Thursday, January 6, 2011



In early January Burlington Peace and Justice Center director Nancy Lynch announced she was leaving her job. The timing wasn’t the best, since it looks like Lockheed Martin, one the world’s largest defense contractors – or “global security” company if you prefer euphemisms – may be coming to Vermont's largest city to work on climate issues.

A letter of cooperation has been signed between the city and company. They’ve pledged to “work together and share technical expertise to "explore mutually beneficial arrangements involving sustainable environmental practices and renewable energy projects that can be applied in Burlington and elsewhere."

The most surprising twist – beyond the fact that this is happening in the People’s Republic of Burlington, where Bernie Sanders was once mayor – is that Mayor Bob Kiss, a former conscientious objector, actually solicited the business. The talks began during the Winter Olympics at the “Carbon War Room,” a pet project of the 212th richest person in the world, billionaire Sir Richard Branson, CEO of Virgin Group. This is the guy selling space shuttle tickets for $200,000 a pop.

So, my question this week: What’s wrong with a partnership between Burlington and a huge defense contractor if the focus is safe energy and climate change? Is it green jobs or green-washing? Is Burlington at long last for sale? We’ll come back to that later. Meanwhile…

This is Maverick Media’s Rebel News Round Up, broadcast live at approximately 11:30 a.m. Friday on WOMM (105.9-FM/LP – The Radiator) in Burlington.

This week’s question: Does the Lockheed deal mean Burlington is for sale? Also, the downside of microcredit, the Wiki leaks continue, Goodbye birds and bees, Top Word Hits, Corporate “people” under fire by local government, Gannett furloughs. Plus, more on Lockheed, Burlington and climate change, and the rumor of the week.

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Call-in: (802) 861-9666


End of the World Department:
Goodbye Birds and Bees

On New Year’s Eve, thousands of red-wing blackbirds tumbled from the sky in Arkansas. A few days later a flock of mixed birds died in Louisiana. And last Tuesday a hundred jackdaws were found dead on a street in Sweden. A little spooky. Maybe they all just got the flu or became confused. Right?

But what about the 96 percent drop in four common species of bumblebee in the US over the past few decades? At first scientists claimed the decline was likely a result of disease. But then memos suggested the illegal release of pesticides. Bumblebees are key pollinators of wild plants and agricultural crops around the world including tomatoes and berries. A big decline could have devastating implications.

It’s getting strange out here, like the opening of some apocalyptic thriller that doesn’t work out too well.

Recent Wiki-Leaks

Every day, whether we want them or not, we get a few more inconvenient facts. Newly released WikiLeaks cables show, for example, that the US embassy in Paris advised Washington to start a military-style trade war against any European Union country that opposed genetically modified crops. In response to moves by France to ban a Monsanto GM corn variety in late 2007, the ambassador, Craig Stapleton, a friend and business partner of George Bush, asked Washington to penalize the EU and particularly countries that didn’t support the use of GM crops. That’s multi-lateral negotiation.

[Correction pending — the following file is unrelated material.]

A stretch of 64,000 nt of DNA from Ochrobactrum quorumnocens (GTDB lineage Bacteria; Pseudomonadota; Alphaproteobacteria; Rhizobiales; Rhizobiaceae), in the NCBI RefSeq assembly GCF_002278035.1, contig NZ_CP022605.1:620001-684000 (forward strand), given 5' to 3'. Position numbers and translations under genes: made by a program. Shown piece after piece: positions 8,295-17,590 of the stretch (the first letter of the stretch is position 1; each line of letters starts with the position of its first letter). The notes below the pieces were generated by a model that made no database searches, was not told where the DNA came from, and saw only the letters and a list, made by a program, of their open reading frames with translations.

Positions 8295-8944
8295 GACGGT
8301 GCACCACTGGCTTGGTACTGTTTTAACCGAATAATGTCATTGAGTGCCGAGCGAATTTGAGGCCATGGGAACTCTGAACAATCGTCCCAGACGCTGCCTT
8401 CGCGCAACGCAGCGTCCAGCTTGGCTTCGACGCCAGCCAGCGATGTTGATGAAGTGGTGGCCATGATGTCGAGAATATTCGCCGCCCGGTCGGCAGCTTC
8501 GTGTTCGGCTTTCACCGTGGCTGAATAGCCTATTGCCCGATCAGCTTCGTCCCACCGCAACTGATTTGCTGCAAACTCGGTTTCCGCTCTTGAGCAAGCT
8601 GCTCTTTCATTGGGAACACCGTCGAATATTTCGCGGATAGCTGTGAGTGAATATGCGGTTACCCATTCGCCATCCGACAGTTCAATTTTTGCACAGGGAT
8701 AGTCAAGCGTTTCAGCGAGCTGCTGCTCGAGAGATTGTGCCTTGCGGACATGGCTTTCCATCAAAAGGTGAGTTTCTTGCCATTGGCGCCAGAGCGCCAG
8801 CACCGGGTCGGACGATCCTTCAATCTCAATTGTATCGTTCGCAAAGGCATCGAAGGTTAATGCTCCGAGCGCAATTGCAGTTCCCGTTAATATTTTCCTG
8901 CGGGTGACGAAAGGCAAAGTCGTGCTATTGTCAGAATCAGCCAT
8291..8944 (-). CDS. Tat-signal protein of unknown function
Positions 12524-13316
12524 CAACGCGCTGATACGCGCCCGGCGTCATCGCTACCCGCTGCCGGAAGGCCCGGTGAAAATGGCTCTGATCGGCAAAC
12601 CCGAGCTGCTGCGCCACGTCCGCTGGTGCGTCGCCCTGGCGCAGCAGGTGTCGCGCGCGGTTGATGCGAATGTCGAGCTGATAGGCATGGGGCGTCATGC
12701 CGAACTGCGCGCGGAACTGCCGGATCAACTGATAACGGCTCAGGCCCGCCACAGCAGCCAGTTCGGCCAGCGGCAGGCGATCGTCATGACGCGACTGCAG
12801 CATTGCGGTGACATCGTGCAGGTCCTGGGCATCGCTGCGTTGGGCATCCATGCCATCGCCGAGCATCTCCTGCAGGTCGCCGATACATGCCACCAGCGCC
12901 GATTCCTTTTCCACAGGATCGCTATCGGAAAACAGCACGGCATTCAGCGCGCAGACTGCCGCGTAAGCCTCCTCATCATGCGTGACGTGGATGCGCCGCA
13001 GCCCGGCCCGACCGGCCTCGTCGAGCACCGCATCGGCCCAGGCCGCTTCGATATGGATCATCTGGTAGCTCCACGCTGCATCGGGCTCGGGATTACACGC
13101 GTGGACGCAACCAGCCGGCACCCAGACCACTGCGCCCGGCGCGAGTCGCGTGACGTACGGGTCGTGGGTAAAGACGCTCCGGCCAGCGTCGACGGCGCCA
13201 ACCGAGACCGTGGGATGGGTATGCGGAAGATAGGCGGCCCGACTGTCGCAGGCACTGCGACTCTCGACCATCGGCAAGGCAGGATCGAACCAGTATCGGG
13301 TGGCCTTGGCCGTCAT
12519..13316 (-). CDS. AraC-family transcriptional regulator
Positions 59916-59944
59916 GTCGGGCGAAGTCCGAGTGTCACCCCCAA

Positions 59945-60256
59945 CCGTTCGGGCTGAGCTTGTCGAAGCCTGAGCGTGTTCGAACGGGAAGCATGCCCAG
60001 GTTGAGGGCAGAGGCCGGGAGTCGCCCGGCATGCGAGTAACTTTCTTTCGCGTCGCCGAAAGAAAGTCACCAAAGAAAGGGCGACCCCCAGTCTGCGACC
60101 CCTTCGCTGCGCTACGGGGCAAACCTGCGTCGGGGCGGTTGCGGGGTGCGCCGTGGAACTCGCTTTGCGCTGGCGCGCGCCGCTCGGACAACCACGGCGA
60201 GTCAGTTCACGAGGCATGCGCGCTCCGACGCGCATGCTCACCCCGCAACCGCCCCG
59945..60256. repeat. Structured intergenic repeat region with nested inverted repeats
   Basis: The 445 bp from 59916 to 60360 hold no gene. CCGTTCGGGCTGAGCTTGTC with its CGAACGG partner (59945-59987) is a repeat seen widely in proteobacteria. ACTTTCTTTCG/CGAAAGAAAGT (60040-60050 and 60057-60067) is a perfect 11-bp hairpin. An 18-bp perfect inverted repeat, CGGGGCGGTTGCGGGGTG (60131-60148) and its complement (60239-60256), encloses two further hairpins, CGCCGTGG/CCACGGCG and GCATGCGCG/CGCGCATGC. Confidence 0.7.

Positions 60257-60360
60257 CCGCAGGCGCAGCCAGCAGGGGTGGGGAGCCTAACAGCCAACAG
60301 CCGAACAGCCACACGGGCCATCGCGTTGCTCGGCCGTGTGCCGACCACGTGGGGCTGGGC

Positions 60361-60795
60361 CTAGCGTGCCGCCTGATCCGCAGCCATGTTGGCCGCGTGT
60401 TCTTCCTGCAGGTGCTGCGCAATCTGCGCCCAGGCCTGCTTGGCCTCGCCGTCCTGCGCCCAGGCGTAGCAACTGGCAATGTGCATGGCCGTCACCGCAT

Another bunch of cables show that high US government officials have obliged special requests from foreign heads of state to help close big deals for Boeing. Call them incentives, or pay offs. In 2006, a senior Commerce Department official hand-delivered a personal letter from George W. Bush to the office of Saudi Arabia's King Abdullah, urging the king to complete a deal with Boeing for 43 airliners, including some for the king's family fleet. As part of the deal, the King wanted his personal jet "to have all the technology that his friend, President Bush, had on Air Force One."

Once he had his high-tech plane, the King said, "God willing," he would "make a decision that will 'please you very much.'" The US authorized an upgrade for Abdullah's plane.

Still another cable describes a November, 2009 meeting between a high-level delegation of Israeli and American political, military and intelligence operatives. On the agenda was the US delivery of 100 bunker-buster bombs to Israel, meant to be used to assault Iran's fortified nuclear facilities.

Those attending the meeting urged "that deliveries should take place in silence so that we could avoid allegations that the U.S. government was helping Israel to prepare for an attack on Iran."

On the bright side, we have a heads up on the next war.

Reality Check: Microcredit Has a Downside

For years one of the most popular programs helping the world's poor has been microcredit, the practice of making small loans to very poor people. It’s a multibillion-dollar business. But microfinance companies have been accused of predatory lending and collection practices so harsh that they’ve driven borrowers to suicide. In India, one state government has enacted legislation that will, in effect, put microlenders out of business.